How much actual saddle times can depend on the race, the person doing the riding, and/or the trail conditions. Some people are riding to win, some people are riding to finish, and sometimes everyone riding is slowed down by terrain or weather conditions.

How tiring it is for the rider also depends on many factors, first and foremost being your own physical fitness. I can still remember my first conditioning ride (a whole 6 miles) and thinking I wasn't going to be able to get off the horse, forget walk the next day. Now I think my body has decided I am crazy/abusive and has given up being sore, even after 100s. Is it possible to overwork muscles to the point they can't even produce lactic acid anymore?
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post #15 of 29 Old 07-15-2012, 09:38 PM
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wow, phantom, not exactly instilling me with confidence. Only reason I hurt so bad at Leatherwood is I was determined to finish or die trying and ended up leading my horse 6 miles on foot on the last loop. But never had any issues riding distance on my gaited horse. I sure hope Emma is that special one in a million Walker. We shall see. Hope to have my hitch installed in my new truck and can start riding her get her in somewhat shape for an LD this winter.
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post #16 of 29 Old 07-16-2012, 07:16 AM
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Originally Posted by Joe4d View Post
Only reason I hurt so bad at Leatherwood is I was determined to finish or die trying and ended up leading my horse 6 miles on foot on the last loop. But never had any issues riding distance on my gaited horse.
Again, I think its all what your body is used to. Just because I can comfortably ride Dream 100 miles doesn't make me think I could do the same on someone else's horse.. gaited or otherwise, each horse moves in its own way.

I also don't think I could walk 6 miles without being sore (mountain terrain or otherwise). Doesn't mean I wouldn't do it if I felt I needed to, but sure wouldn't be surprised when I was sore for days afterwards.

Hell, I spent 3 hours swimming in heavy surf in the ocean yesterday -- something I haven't done in years -- and I am sure feeling it this morning!

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post #17 of 29 Old 07-16-2012, 08:08 AM Thread Starter
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Are gaited horses much easier to ride?
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post #18 of 29 Old 07-16-2012, 09:01 AM
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Originally Posted by Splashstorm View Post
Are gaited horses much easier to ride?
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Yes, if they are calm and well behaved. Their gait is like sitting on air.
They can be a bit high strung though.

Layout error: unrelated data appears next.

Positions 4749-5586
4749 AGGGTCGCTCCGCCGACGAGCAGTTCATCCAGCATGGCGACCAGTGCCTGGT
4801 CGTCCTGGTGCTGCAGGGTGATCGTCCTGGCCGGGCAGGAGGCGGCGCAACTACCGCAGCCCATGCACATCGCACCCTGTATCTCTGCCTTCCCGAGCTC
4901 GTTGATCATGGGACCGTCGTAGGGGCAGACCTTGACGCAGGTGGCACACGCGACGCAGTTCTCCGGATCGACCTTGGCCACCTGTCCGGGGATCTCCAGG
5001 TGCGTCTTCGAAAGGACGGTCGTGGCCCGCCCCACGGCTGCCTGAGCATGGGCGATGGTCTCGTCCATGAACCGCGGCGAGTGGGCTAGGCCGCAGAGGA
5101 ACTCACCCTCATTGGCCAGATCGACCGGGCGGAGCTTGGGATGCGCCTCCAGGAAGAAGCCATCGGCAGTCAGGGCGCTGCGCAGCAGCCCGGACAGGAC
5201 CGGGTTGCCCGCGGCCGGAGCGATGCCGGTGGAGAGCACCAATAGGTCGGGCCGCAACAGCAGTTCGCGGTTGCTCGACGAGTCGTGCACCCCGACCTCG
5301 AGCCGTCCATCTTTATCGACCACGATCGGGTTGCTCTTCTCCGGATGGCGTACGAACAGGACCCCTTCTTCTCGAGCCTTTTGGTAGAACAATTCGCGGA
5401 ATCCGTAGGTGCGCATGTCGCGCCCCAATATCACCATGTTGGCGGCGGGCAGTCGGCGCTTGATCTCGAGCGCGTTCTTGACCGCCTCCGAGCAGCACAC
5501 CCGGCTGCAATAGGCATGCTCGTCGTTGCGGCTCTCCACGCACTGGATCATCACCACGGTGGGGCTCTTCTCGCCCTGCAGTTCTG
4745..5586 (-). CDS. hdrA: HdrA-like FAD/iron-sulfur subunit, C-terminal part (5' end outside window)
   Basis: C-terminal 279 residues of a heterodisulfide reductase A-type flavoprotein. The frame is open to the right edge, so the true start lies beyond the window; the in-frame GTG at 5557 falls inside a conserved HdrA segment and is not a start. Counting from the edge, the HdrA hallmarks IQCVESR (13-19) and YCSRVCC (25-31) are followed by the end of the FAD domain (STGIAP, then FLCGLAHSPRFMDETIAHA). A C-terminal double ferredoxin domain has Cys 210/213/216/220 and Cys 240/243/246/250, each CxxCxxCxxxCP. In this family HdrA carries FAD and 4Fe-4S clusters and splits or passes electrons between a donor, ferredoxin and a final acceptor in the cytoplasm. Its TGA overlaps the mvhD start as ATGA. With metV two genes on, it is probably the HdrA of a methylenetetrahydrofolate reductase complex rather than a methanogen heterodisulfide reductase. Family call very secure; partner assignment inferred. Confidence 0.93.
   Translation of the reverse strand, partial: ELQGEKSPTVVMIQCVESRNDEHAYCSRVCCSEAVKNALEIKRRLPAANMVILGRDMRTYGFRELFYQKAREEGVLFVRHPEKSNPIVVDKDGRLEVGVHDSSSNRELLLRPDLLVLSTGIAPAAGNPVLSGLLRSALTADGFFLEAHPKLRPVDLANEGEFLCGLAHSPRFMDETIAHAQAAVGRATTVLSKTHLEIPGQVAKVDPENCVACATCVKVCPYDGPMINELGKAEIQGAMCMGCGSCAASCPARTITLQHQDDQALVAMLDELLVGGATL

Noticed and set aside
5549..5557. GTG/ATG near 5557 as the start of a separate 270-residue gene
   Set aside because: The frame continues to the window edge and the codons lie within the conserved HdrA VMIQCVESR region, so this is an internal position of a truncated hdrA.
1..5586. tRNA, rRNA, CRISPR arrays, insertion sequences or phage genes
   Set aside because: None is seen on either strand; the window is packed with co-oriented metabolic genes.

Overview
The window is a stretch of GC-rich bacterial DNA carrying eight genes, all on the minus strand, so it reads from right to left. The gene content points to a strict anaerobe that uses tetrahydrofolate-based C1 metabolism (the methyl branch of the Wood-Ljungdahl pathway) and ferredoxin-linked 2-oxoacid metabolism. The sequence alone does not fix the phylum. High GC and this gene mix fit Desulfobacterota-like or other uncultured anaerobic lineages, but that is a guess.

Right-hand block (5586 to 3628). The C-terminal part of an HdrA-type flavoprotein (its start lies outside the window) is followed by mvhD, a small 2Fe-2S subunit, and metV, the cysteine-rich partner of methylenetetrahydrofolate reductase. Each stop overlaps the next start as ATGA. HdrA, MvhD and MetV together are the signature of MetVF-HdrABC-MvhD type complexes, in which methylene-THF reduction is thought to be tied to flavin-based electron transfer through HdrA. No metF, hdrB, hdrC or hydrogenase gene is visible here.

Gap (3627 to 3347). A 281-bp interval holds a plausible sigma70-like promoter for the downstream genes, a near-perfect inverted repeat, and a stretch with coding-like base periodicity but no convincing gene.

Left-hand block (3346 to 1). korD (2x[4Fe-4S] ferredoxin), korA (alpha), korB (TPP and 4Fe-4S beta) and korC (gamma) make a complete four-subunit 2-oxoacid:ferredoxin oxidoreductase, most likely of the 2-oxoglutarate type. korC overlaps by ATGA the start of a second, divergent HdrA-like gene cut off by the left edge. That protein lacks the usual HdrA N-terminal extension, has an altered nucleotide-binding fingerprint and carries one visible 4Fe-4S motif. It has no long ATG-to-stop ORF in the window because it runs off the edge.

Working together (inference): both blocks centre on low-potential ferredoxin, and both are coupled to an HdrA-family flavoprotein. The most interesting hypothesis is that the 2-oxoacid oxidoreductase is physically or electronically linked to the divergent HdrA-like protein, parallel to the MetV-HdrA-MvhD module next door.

Carpe Diem!
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post #19 of 29 Old 07-16-2012, 10:50 AM
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My first 25 mile ctr just about killed me. Now 25 miles is no problem. We do fun rides around the farm that are 15 miles in about 1.5 hours, but we are really moving and the horses are in great shape.

There used to be a couple that rode walkers and they did well.

The guy that beat everyone out was a man in his 70's, riding a polish arabian with a trot like a jackhammer and a huge lope. He always came back complaining about how sore his butt was, but he always won

Then there was a lady on a 30 year old qh, she did novice 25 mile ctr and loved it.

There was a legaly blind cowboy at one ride on a mustang. His horse followed the flags because he couldnt see them. I beleive he placed too...
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post #20 of 29 Old 07-16-2012, 12:28 PM
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gaited horses dont trot, so no posting. You sit in the saddle and ride level. I have not found gaited horses to be high strung. If anything they are pretty mellow. Almost every behavior issue, or incidence of "high strung" I have seen is a direct result of rider error.
People put quarter horse or long square skirt saddles on them, then wonder why they are butt heads. People constantly stay in their mouth or jerk on them and try to force them to walk at a QH pace. Which tends to get them wound up.

My horse Bo has permanent scar tissue knobs at his hip from a square skirt saddle. When I get him he would roll his eyes in the back of his head and rear if you even came close to him with a saddle. Trainer thought I was nuts to get on him. Id throw my short Aussi made for him saddle on him, and it was like someone flipping a switch hed exhale and relax.

Let them move out a bit and use a saddle that fits them and Walkers tend to be pretty good horses.